Whatever your motivation for being a coach, your coaching is a business. As such, it’s there (at least in part) to make money. Yet, just like everyone else in the world, you only have so many hours in the day. How do you make the most of those hours?

Social media is a great tool, especially LinkedIn. Making connections, networking, joining like-minded communities, and of course, finding clients. But like any tool, it only works when you know how to use it. In this short guide, I’ll answer the three most common questions and talk about how as a coach you can use LinkedIn to attract clients who are the perfect fit.

Is your marketing an accidental success? To put it another way… do you get results because of the marketing you do, or despite it?
A lot of marketing only ‘works’ because of the effort of the recipient. It lands in front of someone who is ready to buy and is willing to do the work to decode the marketing message. Why do we say “decode”? Because all too often, the marketing message isn’t focused on them, it’s all about the coach and what they do. The potential customer has to do some translation work – The coach does X… therefore I will potentially get Y. The marketing is only working by accident. So how can you start marketing on purpose?

As a coach, how many clients would you say you need? Or, to put it another way, how many can you work with in any depth? You certainly don’t need 10,000 clients (and couldn’t manage that many anyway) so why does so much marketing advice push to get so many followers or ‘fans’ for your online content?

Where do your coaching clients come from? A lot of coaches say that they get most of their business from word-of-mouth referrals. They tend to think of this as being the primary, or often only, form of marketing that they need. The problem with relying on word-of-mouth marketing is that essentially what you’re doing is hoping that by doing a good job, people will talk about you and more clients will come your way. It’s the business equivalent of a free lunch, lovely when you get one and you appreciate it, but you can’t really rely on it to feed you. So, realistically, how can you orchestrate more referrals – rather than waiting for that free lunch?

Why do your coaching clients work with you? Presumably because what you do resonates, supports, guides or otherwise works for them. When clients are deciding if they want to work with you they are asking themselves three questions: Who does this coach usually work with? What can they help me with? Why should I trust them? Most coaches are great at talking about the what but are less sure about the who and the why. So let’s look at how to talk about all 3.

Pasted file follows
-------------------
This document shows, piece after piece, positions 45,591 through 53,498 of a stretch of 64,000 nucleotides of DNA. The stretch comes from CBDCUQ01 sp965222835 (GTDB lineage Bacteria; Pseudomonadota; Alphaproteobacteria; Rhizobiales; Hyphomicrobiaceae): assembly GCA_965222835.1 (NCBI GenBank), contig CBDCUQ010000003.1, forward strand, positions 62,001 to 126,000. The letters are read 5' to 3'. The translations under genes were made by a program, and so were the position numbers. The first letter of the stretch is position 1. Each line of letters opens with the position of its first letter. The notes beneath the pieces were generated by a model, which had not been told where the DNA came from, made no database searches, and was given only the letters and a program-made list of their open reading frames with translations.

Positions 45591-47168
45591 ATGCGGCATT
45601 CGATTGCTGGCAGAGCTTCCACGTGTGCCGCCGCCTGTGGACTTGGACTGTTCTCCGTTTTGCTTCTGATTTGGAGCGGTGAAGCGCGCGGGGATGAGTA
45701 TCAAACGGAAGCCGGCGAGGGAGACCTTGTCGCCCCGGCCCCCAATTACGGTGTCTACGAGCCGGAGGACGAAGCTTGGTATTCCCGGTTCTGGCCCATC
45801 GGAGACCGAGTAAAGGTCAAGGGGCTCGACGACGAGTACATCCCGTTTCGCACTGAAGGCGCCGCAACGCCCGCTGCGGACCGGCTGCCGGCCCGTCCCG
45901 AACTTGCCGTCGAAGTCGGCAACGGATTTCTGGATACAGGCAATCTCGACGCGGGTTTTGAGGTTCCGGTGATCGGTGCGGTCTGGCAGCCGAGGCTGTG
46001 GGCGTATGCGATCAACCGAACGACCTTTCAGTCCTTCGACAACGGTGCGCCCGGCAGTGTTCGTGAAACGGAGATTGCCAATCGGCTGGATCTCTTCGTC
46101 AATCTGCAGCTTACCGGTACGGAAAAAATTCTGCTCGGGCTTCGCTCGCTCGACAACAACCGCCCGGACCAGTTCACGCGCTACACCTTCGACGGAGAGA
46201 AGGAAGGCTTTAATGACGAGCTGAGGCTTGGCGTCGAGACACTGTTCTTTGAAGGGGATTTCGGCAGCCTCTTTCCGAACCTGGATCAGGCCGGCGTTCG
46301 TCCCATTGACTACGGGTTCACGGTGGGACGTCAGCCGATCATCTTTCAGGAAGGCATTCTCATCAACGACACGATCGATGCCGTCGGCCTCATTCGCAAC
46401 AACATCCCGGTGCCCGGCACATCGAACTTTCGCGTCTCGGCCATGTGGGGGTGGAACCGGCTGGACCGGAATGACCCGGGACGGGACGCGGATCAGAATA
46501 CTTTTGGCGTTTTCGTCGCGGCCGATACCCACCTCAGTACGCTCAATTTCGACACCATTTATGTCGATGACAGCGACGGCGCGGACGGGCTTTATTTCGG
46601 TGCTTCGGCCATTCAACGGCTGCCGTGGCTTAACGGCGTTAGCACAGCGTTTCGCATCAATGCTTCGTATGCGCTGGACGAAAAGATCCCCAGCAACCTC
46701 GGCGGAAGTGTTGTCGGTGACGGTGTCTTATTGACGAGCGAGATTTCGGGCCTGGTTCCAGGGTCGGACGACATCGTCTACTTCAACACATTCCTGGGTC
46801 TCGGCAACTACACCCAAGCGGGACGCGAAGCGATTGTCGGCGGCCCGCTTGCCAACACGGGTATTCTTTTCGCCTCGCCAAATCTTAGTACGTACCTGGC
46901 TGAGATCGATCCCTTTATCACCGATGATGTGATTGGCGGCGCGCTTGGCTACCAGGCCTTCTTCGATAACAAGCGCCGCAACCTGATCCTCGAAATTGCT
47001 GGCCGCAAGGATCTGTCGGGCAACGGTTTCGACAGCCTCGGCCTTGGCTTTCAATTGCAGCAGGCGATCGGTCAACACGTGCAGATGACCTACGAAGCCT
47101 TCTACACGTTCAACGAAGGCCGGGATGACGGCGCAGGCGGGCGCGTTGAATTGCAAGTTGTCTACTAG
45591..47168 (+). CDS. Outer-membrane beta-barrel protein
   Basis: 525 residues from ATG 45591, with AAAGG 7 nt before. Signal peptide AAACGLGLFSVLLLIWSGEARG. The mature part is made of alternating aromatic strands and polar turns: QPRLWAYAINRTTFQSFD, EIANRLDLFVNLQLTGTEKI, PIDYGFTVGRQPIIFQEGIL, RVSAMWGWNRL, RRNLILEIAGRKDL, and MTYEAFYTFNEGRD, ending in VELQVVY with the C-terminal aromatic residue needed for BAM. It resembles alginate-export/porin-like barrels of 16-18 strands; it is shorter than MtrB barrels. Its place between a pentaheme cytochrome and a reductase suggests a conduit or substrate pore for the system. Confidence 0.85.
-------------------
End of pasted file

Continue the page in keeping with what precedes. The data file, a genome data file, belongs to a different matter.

Most coaches start with the hardest bit of marketing. If it seems that you’re always talking to people who don’t understand coaching, let alone that they would benefit from it, then you too are engaged in that ‘hardest bit’. It’s exhausting, isn’t it? A lot of work and effort with limited engagement in return… because these people are unaware of their situation or that coaching might help. It is often assumed that these people are your only potential clients, but luckily there are other people with whom your marketing will resonate much more easily.

Many coaches say they don’t need to niche; some say they already have (but secretly haven’t): and others are clear and focused already on their niche audience. If niching is about a target audience rather than a method, approach to coaching or outcome, then how can HAPPINESS be a niche??

If you’re a coach looking for new clients, your first clients or you already have clients, why is it important to identify your ideal client? In Chapter 2 of the Better Bolder Braver Marketing Journey, this is the question we answer by guiding you through finding your niche and articulating what, why and who you serve with your coaching practice.

In this Monday Masterclass, Simon spoke to Adam Bastock about cutting through the marketing bullshit. Adam Bastock is an SEO whizz, specialising in eCommerce, bringing practical, bullshit-free digital marketing advice for small businesses. They discussed the myths around social media content, algorithm ‘fake news’ and how consistency is key to making an impact.